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Facebook’s latest figures showing growth in global users also suggest as many as 83 million may come from dubious sources – duplicate accounts, pages for pets and those designed to send spam.
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Facebook members grew to 955 million at the end of the second quarter, but some 8.7 per cent may be dodgy, the company said in its quarterly filing with the US Securities and Exchange Commission.

There are “inherent challenges” in measuring usage “despite our efforts to detect and suppress such behaviour”, the social network said.

It said duplicate accounts – when a same user maintains more than one account – may represent some 4.8 per cent of active users.
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Another 2.4 per cent may be for a business, group or “non-human entity such as a pet” and 1.5 per cent are likely “undesirable” accounts that use the accounts for spam or other malicious activity.

“We believe the percentage of accounts that are duplicate or false is meaningfully lower in developed markets such as the United States or Australia and higher in developing markets such as Indonesiaand Turkey,” Facebook said in its filing.

“We are continually seeking to improve our ability to identify duplicate or false accounts and estimate the total number of such accounts, and such estimates may be affected by improvements or changes in our methodology.”

The number of real users is critical for Facebook as it seeks to secure advertising revenues from the world’s biggest social network. Some analysts have expressed doubts that the company can boost revenues.

Graham Cluley of the British security firm Sophos said fake accounts are a fact of life but could affect Facebook’s bottom line.

“Clearly all Facebook users are interested in the site becoming a safer place, and the level of spam and malicious links being minimised,” Cluley said in a blog post.

“But more than that, companies who are considering advertising on the social network want to be sure that any ‘likes’ they receive are from genuine users, not bogus accounts.”

Facebook shares closed down more than four percent at $20.04, a sharp 47 percent decrease from May’s offering price of $38.
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Sourced & published by Henry Sapiecha



A security flaw in web-connected home security cameras made by Trendnet, which distributes in Australia, is allowing internet users to spy on the private video feeds of thousands.

Trendnet, a US company, issued an update to fix the flaw on February 6 but it requires owners of the cameras to take action, which has led to some speculating that many will not install the fix unless they are made aware of the flaws.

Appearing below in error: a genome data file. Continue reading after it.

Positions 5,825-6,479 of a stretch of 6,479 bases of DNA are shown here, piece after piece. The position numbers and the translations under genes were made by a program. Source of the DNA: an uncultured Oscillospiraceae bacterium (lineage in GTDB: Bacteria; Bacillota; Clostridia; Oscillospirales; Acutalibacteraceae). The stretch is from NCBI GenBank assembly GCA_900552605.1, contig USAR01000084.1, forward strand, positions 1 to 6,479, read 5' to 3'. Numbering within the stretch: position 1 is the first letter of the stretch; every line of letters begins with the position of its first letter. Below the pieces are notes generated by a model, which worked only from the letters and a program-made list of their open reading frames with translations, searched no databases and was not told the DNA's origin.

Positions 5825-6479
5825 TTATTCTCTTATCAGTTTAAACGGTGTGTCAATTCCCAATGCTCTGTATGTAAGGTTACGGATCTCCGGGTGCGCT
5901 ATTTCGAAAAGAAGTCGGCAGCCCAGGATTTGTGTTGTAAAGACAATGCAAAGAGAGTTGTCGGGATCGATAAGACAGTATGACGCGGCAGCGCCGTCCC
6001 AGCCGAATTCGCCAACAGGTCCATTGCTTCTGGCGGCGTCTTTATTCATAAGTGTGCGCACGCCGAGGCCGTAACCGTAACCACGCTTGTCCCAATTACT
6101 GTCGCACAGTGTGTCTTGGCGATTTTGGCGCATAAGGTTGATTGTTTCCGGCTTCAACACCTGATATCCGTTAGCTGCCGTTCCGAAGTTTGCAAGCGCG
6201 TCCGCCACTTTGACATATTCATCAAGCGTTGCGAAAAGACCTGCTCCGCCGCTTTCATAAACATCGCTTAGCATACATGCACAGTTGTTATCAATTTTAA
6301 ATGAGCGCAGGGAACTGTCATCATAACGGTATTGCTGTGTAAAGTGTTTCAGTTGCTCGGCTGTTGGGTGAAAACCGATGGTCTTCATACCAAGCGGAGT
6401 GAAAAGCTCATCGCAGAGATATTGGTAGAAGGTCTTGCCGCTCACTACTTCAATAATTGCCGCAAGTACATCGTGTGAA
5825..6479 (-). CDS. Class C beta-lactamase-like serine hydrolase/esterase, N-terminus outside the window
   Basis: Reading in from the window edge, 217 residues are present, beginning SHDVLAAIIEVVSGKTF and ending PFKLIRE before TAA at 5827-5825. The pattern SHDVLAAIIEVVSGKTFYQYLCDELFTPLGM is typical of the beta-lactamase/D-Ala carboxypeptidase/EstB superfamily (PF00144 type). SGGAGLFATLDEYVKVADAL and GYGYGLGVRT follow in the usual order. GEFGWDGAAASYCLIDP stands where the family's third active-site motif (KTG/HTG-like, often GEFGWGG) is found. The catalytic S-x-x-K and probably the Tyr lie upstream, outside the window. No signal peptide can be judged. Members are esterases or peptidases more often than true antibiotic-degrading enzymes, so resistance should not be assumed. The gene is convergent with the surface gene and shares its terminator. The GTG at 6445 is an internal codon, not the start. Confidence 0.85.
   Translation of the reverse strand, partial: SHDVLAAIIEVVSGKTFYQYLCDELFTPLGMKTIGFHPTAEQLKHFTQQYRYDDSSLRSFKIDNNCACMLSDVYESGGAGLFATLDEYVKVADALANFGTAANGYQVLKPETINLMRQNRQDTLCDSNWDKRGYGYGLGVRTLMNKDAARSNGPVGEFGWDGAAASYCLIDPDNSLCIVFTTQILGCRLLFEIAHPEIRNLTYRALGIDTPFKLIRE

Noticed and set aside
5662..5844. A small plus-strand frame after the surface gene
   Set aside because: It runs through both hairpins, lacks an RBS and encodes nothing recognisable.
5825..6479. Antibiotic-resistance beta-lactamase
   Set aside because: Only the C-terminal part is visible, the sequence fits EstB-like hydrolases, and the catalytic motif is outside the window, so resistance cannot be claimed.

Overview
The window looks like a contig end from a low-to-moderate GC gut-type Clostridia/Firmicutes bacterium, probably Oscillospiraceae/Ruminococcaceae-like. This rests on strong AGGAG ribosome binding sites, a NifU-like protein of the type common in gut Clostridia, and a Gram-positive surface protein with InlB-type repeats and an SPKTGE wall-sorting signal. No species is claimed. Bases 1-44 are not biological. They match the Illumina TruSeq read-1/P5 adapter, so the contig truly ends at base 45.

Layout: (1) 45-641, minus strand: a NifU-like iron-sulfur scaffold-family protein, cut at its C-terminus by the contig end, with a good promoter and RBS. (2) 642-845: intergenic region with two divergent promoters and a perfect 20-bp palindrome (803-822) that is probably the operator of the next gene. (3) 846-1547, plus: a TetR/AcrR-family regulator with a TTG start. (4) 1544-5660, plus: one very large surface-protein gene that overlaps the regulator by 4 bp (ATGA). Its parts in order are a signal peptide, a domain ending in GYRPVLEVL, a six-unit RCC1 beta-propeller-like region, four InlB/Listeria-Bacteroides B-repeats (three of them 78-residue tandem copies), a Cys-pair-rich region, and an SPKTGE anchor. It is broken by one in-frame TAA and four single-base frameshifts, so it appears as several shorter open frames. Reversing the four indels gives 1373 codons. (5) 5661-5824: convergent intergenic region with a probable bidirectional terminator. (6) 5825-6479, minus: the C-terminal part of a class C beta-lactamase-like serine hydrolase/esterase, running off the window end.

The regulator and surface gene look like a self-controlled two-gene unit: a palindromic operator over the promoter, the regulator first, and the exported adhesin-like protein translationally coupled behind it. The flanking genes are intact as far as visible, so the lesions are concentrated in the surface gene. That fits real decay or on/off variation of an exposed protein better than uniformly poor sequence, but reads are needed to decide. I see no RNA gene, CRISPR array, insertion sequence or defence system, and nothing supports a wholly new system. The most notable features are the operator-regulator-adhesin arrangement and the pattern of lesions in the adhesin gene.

That speculation may well turn out to be true as links to thousands of live video feeds that are claimed to remain vulnerable have been posted on internet message boards such as 4chan and Reddit in recent weeks.

The security hole, which was revealed nearly a month ago by a blog called Console Cowboys, allows for real-time online access to the cameras without the need for a password.

Director of Trendnet’s Australian agent, BAX IT services’ Matthew Mann, said he had sold 53 affected cameras to 13 customers and that he found out about the security flaw yesterday. He was contacting customers today to get them to install the fix.

“They will have to do a firmware update which is very minimal,” he said. Another 70 cameras in stock remained affected by the flaw but would have a fix installed by technicians before they were sold.

He said there could potentially be more cameras in Australia that were vulnerable which people had purchased overseas using sites like eBay but said he was the only Australian agent for Trendnet and that their web-connected cameras hadn’t been a focus for his company.

What internet users claim they saw

One Reddit user, “Gl0we”, claimed many owners of the affected cameras were using them in private spaces, including in living rooms and bedrooms. The user added that some were using them as baby monitors and that “a lot of work places” appeared to be using them too. “Some look like they might be spying on employees even,” they claimed. “It’s not even funny.”

Tech blog The Verge claimed nudity was viewed, saying a woman taking off her pyjamas in her bedroom and a young mother standing next to a baby crib at night were seen by accessing the vulnerable cameras.

Trendnet addressed the problem in a statement.

“Trendnet has recently gained awareness of an IP camera vulnerability common to many Trendnet SecurView cameras,” the Torrance, California-based firm said.

“It is Trendnet’s understanding that video from select Trendnet IP cameras may be accessed online in real time,” Trendnet said.